I’m against social distancing. I’m into physical distancing instead. There is already too much social distance in our country.
Covid-19 is accompanied by a dramatic increase in the amount of time people spend alone. “People last year spent far less waking time—an hour and a half less [per day], on average—with people outside their own household,” write Ben Casselman and Ella Koeze in N.Y. Times (7/29/21), summarizing a report from the U.S. Bureau of Labor Statistics (www.bls.gov). Time spent all alone increased by about one hour per day. Of course, Covid-19 restrictions on visitors increased the loneliness of those in nursing homes. In general, seniors spent the most time alone,” says N.Y. Times. But teenagers too were alone: One and a half hours more each day than before Covid-19.
Covid-19 is not the cause of being alone; it only accelerates a 50-year societal trend. Robert Putnam of Harvard University tracks the loss of social capital, of togetherness. His 2000 book, Bowling Alone (Simon & Schuster) exhaustively crunches all the numbers to conclusively prove the steady depletion of community life in our society since about 1970. His latest report with Shaylyn Romney Garrett is titled The Upswing (Simon & Schuster, 2020). The two discover that our current separateness is not brand new, yet isolation has not always been so. In a parallel to today, our society was individualistic from the late 1800s into the early 20th century (the Gilded Age). Inequality was extreme; culture was polarized. However, our society gradually became more cooperative as the 20th century evolved. Bowling leagues, clubs, denominations, veterans groups, civic endeavors, associations, school boards, neighborhood organizations and like attracted members and enriched society. But then, starting in about 1970, there was a major relapse.
Sustained isolation harms individuals. We become pessimistic. We are prone to scammers—those soliciting over the phone and those peddling conspiracies on cable TV. It is worth recognizing that loneliness and isolation can just as readily occur in big cities with crowded events as it can in rural towns.
Sustained isolation harms society. A sense of being a victim can overwhelm any impulse for the improvement of institutions, neighborhoods and culture at large. Collective virtue, which is acquired and practiced in social interaction, gives way to collective apathy or at times to narrow, one-off outbursts of fragmented dissatisfaction. A healthy give-and-take over differences is replaced by uncivil culture wars over abortion, same-gender unions, a woman’s place in society, the status of science and other issues. In fact, as the affliction of loneliness grows, individuals grasp for identity in an affiliation with extreme factions.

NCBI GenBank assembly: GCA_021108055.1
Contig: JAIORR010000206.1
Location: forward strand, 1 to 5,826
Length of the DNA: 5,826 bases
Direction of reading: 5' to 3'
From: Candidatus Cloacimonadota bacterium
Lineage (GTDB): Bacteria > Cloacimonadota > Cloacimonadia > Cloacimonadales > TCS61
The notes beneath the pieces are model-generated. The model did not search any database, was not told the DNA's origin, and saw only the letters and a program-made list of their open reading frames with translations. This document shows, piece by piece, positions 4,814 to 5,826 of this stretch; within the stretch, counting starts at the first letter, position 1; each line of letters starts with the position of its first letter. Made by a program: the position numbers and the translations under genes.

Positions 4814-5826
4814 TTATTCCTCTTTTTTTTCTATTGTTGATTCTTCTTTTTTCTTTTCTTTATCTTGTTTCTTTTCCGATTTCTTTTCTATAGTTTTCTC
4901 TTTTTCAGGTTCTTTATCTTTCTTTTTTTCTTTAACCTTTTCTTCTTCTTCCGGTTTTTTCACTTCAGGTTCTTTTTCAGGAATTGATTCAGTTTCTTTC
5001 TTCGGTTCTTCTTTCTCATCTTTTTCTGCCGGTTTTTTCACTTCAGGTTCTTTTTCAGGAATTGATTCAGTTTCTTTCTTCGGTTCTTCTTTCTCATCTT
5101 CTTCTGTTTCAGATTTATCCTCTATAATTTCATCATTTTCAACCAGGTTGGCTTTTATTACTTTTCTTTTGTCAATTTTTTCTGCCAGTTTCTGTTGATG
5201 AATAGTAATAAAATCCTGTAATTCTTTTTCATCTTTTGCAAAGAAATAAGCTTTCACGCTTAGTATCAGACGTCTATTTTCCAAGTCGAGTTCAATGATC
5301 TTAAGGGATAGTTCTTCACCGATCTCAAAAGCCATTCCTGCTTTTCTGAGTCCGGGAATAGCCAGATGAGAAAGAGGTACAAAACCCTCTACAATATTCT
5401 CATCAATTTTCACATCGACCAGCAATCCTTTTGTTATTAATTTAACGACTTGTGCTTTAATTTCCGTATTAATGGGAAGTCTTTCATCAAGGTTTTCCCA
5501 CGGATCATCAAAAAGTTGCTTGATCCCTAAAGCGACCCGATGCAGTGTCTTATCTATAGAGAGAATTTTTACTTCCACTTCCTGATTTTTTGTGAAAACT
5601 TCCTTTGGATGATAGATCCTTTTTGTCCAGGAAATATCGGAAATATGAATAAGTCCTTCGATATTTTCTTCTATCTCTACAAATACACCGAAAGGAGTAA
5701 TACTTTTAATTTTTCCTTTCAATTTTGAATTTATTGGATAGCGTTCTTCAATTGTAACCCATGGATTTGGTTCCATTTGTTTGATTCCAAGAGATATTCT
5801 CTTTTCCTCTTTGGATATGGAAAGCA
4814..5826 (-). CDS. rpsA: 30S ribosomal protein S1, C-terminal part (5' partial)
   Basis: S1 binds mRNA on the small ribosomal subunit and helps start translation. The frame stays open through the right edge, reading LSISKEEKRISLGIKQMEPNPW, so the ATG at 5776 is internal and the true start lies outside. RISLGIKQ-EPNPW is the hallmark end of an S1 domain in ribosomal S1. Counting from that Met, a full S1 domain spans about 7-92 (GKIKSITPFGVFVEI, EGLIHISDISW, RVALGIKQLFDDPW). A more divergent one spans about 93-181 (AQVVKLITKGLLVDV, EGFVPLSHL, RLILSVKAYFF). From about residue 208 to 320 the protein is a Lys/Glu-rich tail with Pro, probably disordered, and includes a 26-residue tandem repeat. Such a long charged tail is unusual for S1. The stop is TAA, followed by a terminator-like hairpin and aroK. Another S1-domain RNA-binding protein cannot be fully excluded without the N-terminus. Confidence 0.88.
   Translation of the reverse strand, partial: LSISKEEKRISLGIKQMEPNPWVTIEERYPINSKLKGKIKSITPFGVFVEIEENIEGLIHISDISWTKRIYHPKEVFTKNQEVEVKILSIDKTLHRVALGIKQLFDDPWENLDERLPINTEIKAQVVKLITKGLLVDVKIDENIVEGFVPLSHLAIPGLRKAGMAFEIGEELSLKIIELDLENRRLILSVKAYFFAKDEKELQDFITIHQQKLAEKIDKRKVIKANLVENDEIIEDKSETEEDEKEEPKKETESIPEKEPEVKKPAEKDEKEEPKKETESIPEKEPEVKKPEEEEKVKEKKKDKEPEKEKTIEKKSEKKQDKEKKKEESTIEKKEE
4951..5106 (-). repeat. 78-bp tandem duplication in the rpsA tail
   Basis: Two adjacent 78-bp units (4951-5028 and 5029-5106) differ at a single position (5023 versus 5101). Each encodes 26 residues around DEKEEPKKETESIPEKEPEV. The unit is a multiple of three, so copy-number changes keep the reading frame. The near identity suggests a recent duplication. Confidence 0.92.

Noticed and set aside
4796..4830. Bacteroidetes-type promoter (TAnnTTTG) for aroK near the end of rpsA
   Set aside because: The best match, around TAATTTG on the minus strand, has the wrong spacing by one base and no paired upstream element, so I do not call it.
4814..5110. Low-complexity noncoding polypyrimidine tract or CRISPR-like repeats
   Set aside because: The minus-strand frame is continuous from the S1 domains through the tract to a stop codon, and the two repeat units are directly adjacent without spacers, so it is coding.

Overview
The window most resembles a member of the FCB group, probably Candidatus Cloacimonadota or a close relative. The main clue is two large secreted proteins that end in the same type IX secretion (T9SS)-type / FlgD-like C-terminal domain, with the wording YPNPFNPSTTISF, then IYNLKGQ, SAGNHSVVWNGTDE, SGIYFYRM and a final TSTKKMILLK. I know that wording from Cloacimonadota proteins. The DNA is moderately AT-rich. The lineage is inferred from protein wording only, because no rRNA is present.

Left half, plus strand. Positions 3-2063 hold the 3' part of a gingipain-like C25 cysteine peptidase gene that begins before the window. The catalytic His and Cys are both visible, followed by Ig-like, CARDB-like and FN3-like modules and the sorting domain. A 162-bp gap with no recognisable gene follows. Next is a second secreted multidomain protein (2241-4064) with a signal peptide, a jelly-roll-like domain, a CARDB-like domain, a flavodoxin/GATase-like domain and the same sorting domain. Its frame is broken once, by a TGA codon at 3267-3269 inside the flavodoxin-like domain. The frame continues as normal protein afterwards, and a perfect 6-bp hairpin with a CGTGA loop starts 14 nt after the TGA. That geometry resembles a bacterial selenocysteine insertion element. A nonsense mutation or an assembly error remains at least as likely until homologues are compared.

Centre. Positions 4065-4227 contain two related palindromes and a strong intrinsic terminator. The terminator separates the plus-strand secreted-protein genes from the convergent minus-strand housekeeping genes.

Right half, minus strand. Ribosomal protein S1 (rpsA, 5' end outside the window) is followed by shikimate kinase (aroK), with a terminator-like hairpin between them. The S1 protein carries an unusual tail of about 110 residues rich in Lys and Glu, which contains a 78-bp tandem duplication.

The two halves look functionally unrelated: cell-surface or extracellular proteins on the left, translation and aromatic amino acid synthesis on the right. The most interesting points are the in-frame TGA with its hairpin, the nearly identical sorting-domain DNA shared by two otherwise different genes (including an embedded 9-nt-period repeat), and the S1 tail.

This analysis is totally wrong, some say. The boring social groups of the past are replaced by lively social media. That’s where today’s young adults meet and interact.
Facebook, which owns other major social platforms, pitches community in all of its reports, its publicity and its Congressional testimony. Nonsense, writes John Miller in America magazine (8/21). Facebook is selling community but it can’t really build it. Some of its executives and engineers have so little experience of real community that they half-believe the company’s line. Other Facebook leaders are fully aware that the “company’s business model relies on making money by selling advertising to companies based on information it has gathered about its users.”
The presumption that healthy connectivity is aided by computers is backward. Computer-aided connections are a symptom of the loneliness epidemic. By design, they turn up the volume of disagreement and accentuate slights and misunderstandings. They add to the widening polarization of isolated factions from the common square of democratic conversation. Technology, by nature, individuates. Policing the content of Facebook and other sites is not the remedy.
What can be done? To be continued…
Droel edits a printed newsletter on faith and work, INITIATIVES (PO Box 291102, Chicago, IL 60629)